The Times-News – January 9, 1973
By Buddy Chapman
What town in the United States is the home of the biggest wrestlers in the world?
If you answer Hendersonville, N.C., then you are correct and if you guess Benny and Billy McCrary as being those wrestlers then you are again correct.
Hendersonville’s McCrary twins, the biggest in the world at 1300 pounds (Benny 660 and Billy 640) are now the biggest wrestlers in the world and fans throughout the nation have been awed by their size. Even opposing wrestlers themselves gape in awe.
“I felt skinny when I climbed in the ring and saw those two fellows,” said Haystack Calhoun, a fellow who thumps the scales at a modest 620 pounds.
They have wrestled across the country for over a year, amazed fans with their agility despite being so mammouth, and given opposing wrestlers a fit with their “Tupelo Splash,” a name they invented for the treatment they give an opponent which always proves decisive.
“In the Tupelo Splash I run and jump and throw myself onto my opponent with my stomach,” says Benny, the biggest of the brothers who, incidentally, is currently the biggest man in the world at 660 pounds.
“It’s hard for the opponent to get up and normally the referee just counts him out.”
The brothers, who were home the past two weeks for the first time of any length in six years, wrestle as a team and normally are pitted against at least three wrestlers because of their overwhelming size. They are undefeated in over a year of wrestling in which they have been active in the ring every day save one.
“We’re booked solid all the time,” say the twins who are based out of Nashville, Tennessee, the base also of wrestling czar promoter Nick Goulas.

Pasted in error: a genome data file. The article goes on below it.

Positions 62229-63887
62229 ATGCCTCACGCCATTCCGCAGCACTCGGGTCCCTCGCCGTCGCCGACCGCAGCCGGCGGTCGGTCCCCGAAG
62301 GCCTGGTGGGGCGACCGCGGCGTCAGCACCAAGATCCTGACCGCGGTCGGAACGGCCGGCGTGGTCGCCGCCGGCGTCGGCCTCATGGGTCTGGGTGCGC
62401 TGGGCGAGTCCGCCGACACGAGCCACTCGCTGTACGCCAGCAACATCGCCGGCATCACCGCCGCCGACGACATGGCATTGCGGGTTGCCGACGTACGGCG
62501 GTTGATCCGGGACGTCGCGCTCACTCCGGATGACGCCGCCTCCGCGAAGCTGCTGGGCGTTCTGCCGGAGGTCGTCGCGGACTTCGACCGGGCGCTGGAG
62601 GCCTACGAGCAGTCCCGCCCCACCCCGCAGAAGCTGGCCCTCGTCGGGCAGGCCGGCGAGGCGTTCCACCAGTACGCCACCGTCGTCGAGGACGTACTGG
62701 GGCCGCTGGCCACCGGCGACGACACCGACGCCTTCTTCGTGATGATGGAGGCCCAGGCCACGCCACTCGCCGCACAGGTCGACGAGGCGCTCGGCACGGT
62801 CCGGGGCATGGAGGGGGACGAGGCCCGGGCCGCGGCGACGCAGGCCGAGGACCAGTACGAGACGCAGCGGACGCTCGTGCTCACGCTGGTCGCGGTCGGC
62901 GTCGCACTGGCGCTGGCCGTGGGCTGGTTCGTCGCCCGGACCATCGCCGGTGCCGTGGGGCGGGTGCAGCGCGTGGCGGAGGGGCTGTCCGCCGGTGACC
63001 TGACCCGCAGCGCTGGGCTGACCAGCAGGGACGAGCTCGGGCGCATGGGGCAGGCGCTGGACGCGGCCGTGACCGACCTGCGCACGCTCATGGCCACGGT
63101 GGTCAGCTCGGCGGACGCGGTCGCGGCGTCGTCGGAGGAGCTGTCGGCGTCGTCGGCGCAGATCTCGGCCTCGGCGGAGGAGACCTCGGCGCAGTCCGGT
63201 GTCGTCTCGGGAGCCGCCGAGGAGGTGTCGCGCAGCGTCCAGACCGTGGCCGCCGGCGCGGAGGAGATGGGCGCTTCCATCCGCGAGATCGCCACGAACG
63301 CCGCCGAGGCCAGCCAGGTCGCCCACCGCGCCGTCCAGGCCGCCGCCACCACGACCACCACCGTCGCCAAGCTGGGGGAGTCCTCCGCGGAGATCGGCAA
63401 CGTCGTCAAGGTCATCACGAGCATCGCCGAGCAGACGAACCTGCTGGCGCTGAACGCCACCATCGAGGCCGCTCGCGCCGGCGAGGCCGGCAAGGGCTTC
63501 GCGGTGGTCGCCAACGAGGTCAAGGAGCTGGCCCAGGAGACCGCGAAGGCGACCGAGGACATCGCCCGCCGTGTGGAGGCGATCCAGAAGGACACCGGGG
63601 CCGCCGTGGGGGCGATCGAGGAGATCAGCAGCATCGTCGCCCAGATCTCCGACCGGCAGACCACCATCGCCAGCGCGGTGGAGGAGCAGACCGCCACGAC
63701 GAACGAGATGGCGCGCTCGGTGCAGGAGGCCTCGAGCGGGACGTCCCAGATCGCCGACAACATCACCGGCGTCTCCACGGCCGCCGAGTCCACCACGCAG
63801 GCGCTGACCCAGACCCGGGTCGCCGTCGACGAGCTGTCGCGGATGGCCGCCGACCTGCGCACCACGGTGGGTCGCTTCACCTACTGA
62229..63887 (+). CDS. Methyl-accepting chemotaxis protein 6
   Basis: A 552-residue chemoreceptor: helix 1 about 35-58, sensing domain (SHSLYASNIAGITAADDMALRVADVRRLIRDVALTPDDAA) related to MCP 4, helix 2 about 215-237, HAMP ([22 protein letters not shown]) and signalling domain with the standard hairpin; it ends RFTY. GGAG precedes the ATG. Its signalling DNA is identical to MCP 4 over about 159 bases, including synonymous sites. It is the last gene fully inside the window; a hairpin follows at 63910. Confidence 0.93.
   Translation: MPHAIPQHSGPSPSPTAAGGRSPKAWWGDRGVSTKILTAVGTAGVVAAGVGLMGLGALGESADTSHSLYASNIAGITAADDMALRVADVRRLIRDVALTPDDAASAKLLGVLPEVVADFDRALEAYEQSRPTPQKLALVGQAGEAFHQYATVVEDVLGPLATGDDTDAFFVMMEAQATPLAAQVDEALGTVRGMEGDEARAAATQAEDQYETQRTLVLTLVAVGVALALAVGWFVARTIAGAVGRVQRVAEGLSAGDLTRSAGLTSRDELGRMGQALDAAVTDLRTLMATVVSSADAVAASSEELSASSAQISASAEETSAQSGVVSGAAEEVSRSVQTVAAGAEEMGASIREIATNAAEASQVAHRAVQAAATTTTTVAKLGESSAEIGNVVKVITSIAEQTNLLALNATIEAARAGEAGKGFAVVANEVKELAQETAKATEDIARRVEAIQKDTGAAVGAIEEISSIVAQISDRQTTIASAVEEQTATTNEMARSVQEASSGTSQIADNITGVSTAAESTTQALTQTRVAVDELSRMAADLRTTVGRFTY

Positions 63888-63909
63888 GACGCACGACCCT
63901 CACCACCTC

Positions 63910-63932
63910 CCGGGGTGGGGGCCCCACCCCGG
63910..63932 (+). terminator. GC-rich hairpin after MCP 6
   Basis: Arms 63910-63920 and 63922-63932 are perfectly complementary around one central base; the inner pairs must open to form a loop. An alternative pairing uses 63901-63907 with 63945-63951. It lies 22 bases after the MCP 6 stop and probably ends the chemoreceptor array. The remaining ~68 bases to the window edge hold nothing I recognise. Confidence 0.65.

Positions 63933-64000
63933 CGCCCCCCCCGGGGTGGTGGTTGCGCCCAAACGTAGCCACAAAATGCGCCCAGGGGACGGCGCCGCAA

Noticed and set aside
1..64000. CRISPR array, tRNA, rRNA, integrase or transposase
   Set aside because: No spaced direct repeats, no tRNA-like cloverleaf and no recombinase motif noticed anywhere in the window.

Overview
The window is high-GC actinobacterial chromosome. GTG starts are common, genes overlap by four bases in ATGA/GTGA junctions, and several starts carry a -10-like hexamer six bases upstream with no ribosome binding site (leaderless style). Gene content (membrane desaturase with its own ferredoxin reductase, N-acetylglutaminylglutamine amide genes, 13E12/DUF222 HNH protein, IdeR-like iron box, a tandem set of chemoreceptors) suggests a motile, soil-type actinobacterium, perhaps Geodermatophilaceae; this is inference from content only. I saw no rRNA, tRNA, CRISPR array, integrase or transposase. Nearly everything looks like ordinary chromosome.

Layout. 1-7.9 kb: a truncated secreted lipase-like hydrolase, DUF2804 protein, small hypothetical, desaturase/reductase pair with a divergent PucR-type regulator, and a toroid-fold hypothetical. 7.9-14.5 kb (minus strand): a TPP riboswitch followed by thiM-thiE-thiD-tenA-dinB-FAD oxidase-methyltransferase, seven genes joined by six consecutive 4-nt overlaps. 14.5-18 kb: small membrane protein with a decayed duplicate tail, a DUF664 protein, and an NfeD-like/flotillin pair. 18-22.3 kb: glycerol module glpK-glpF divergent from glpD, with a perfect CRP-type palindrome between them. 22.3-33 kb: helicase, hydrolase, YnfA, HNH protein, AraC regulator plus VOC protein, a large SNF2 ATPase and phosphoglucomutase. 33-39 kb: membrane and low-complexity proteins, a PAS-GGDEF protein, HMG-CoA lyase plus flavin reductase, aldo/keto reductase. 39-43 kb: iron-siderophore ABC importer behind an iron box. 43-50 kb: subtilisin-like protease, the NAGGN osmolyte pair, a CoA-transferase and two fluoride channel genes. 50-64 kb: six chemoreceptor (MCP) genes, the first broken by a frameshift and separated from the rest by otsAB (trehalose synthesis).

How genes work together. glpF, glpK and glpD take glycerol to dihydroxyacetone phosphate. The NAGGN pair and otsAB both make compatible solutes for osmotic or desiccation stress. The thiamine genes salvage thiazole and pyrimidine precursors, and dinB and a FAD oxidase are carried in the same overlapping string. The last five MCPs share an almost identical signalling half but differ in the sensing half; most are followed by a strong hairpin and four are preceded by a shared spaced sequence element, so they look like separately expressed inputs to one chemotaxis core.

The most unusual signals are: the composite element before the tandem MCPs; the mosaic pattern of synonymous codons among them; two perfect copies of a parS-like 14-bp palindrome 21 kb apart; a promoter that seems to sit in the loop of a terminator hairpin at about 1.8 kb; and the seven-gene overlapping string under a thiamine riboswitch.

“We got home for Christmas and New Year’s but we’re going back soon to the circuit,” they said. They launched their 1973 campaign by wrestling last night in Columbia, Mississippi.
The McCrary twins, who wrestle under the name of the McGuire twins, got their start in the ring on a trip through El Paso, Texas, after spending three years in Las Vegas, Nevada where they worked an act in the Circus Circus Casino and a few months in Los Angeles where they performed their mini bike routine.
A wrestling promoter in El Paso saw the boys and inquired if they were wrestlers and the twins told the fellow they were mini bike stars.
The promoter got the boys interested in wrestling and thus followed a two month training program in Warez, Mexico, where they worked at building up their wind.
“We lifted weights and ran as much as we could,” said Benny. “The wrestling idea sounded like a good one and we got interested. We’re glad we made the decision to wrestle.”
Their first match was in a bull ring in Warez, a “battle royal” in which the boys were pitted against 12 other wrestlers with the last one in the ring being declared the winner.
The Warez promoter had promoted the match around the twins, billing them bona fidely as the largest in the world. The response was such that there were 3,000 fans in the arena to see the match and another 4,000 outside trying to get entrance.
“We worked as a team in that match and we were the last ones standing after 38 minutes,” said Billy. “We hurled and pitched the other wrestlers as they came at us.”
The boys, who ride mini bikes to and from the wrestling ring, travel an average of 3,000 miles per week and once had to hitchhike a ride on a snowplow to get to the arena in Evansville, Indiana, where 1,000 die hard fans had weathered an 18 inch snow storm to see the twins wrestle.
“We didn’t want to disappoint those fans,” said Benny. “Our car slid off in a ditch and we had no choice but to hitchhike. Then along came the snow plow to take us the last six or seven miles.”